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For U.S. Senate, U.S. House 9th and 13th districts
Daily Herald Editorial Board
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Published: 10/23/2008 12:05 AM

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"What have you done for me?"

A good question that voters are asking in deciding whether someone holding an elected office should keep that office. Because public service doesn't mean what is said in a quick sound bite, but what has been done to improve the lives of constituents in the years the incumbent has held office.

In that regard, Democratic Sen. Dick Durbin has done very well. Although he has gained some national prominence, he has not forgotten about taking care of the folks back home.

He has used his clout as a member of the Senate Transportation Appropriations Subcommittee to secure millions of dollars for road and transit improvements in the Chicago area and throughout the state.

Durbin has been a leader in supporting initiatives to make college more affordable.

He has been a voice for those struggling to get by. He has led efforts to raise the minimum wage, to provide more financial support for education programs that help children from low-income families succeed in school and to improve nutrition and housing programs.

He has come to the aid of Illinois veterans in vigorously working to change disparities in their benefits. Durbin fought to reverse cuts in valuable scientific research at the Fermilab and Argonne National Laboratories.

On the national scene, Durbin has been a leader in initiatives to improve food safety, preserve Social Security and reform health care.

His reservations about invading Iraq - registered in his vote against this military intervention - have proven to be on the mark.

It is for these reasons we endorse Durbin in the U.S. Senate race.

His Republican opponent, physician Steve Sauerberg, is telling voters that one of his strengths is that he is not a "career politician." But Sen. Durbin has done pretty well in representing Illinois in his political career. Too much would be lost by replacing Durbin with an inexperienced newcomer to public office who has failed to generate any voter interest in his campaign.

Certainly Durbin is not in touch philosophically with many voters in this state - particularly the suburbs - as one of the more liberal members of the Senate. We'd prefer he would fit the profile of a moderate. But Durbin's political leanings would only bother us if they got in the way of providing balanced, thoughtful, responsive and effective representation of all the people in our communities here in the suburbs and throughout the state. That is not the case.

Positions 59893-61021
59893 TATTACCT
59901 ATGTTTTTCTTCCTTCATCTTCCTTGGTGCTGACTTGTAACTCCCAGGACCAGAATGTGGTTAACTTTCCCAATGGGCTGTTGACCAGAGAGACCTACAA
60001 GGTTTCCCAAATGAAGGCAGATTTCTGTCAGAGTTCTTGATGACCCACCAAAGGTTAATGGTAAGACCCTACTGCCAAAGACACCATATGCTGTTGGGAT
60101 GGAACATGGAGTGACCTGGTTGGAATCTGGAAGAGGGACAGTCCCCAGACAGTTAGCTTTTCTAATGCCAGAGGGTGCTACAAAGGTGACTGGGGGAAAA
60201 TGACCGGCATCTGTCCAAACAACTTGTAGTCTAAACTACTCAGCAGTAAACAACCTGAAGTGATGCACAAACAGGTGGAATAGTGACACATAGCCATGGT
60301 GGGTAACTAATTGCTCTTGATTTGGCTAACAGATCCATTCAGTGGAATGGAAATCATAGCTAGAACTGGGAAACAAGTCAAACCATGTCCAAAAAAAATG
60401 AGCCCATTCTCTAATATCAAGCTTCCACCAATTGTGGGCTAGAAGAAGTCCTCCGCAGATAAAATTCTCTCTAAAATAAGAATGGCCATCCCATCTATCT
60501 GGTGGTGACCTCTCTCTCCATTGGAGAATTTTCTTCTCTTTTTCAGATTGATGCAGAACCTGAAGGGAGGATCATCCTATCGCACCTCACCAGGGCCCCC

Illinois has a strong leader in the Senate in Dick Durbin. We urge voters to keep him there.

9th House District

Congresswoman Jan Schakowsky, 64, of Evanston, is seeking her sixth term representing the 9th Congressional District that includes portions of Des Plaines and Rosemont. Her Republican challenger is first-time candidate Michael Benjamin Younan, a 32-year-old manager of medical offices and a United States Air Force veteran who says he is fed up with being nickeled-and-dimed by government. We understand and appreciate the sentiment, but suggest Younan run for a lower-level office. He needs a deeper understanding of the issues and the legislative process. We endorse Schakowsky.

While she is more liberal than we are on some issues, we believe she did the right thing in voting for the financial bailout plan. She also has long been a strong, outspoken opponent of the misguided Iraq war. Schakowsky knows her district well. Her rise to House leadership should continue to help her constituents and Illinoisans secure our share of needed federal funding. Green Party candidate Morris Shanfield of Chicago also is running.

House District 13

Republican Congresswoman Judy Biggert of Hinsdale is facing one of the tougher battles of her political career as she seeks a sixth term representing a district that includes southern DuPage County in addition to portions of Will and Cook counties. Her Democratic opponent, Scott Harper, 47, of Lockport, has run a vigorous campaign and is knowledgeable on the issues.

But he doesn't make a compelling enough argument for change in this case. Biggert, 71, is endorsed over Harper and Green Party candidate Steve Alesch, 53, of Warrenville.

Biggert works tirelessly for her district and understands her constituents. Her work on energy issues and ensuring funding for Argonne and Fermilab stand out as does her moderate social views. We were disappointed in her vote against the financial bailout on the first try, but believe she made the right decision when she voted for it the second time.

With Democrats likely to stay in control of Congress, it will be important for Republicans to find ways to work across the aisle in a bipartisan manner. Biggert has shown she can do just that.